B1 Lancer El Toro Marine Base California
Bob and Nadine Johnston
Photograph - Enhanced Digital - Nikon Photography - Gift Or Greeting And Note Cards, Cheaper By The Dozen :o)
Marine Corps Air Station El Toro was a United States Marine Corps Air Station located near Irvine, California.
In May 1942, Lieutenant Colonel William Fox was directed to select the sites for all of the Marine Corps' West Coast air stations. Fox sought the most expeditious and low cost option and thus chose the already existing airports of El Centro, Mojave and Santa Barbara. For the fourth station he chose land that had previously been looked at by the Navy for a blimp base. The Marine Corps gave the owner of the land, a farmer named James Irvine Sr., $100,000 for 4,000 acres including 1,600 acres designated for a blimp base. Construction of MCAS El Toro began on August 3, 1942... At that time it contained the largest lima bean field in North America. The name El Toro came from the nearby small community which in 1940 only had a population of 130 people.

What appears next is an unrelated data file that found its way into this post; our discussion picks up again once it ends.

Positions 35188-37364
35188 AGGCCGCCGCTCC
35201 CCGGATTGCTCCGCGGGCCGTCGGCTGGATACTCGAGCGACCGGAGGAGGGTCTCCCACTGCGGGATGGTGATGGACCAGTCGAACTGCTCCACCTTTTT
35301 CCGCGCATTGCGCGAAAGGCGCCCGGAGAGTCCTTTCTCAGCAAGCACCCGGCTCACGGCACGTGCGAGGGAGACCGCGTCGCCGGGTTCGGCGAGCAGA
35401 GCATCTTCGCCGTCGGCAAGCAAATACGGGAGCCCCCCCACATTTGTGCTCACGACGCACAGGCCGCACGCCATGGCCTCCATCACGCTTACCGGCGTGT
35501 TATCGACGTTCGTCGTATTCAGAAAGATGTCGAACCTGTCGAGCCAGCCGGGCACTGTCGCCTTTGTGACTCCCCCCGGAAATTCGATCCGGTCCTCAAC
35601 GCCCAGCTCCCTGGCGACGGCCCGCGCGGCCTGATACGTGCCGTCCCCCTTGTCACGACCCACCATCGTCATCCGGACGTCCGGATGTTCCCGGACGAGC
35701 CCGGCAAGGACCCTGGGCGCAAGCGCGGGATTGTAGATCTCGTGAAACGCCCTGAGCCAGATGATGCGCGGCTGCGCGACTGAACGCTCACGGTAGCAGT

Before it was decommissioned in 1999, it was the 4,682 acres home of Marine Corps aviation on the West Coast. Designated as a Master Jet Station, its four runways (two of 8,000 feet and two of 10,000 feet) could handle the largest aircraft in the U.S. military inventory. While it was active, all U.S. Presidents in the post-World War II era landed in Air Force One at this airfield. The El Toro "Flying Bull" patch was designed by Walt Disney Studios in 1944. It survived virtually unchanged until the close of the Air Station.
The land area originally taken by the air station is planned to be converted into a large recreational center, the Orange County Great Park.
The site is currently used as a filming location, including the test track for the United States version of BBC's Top Gear franchise.
March 20th, 2013
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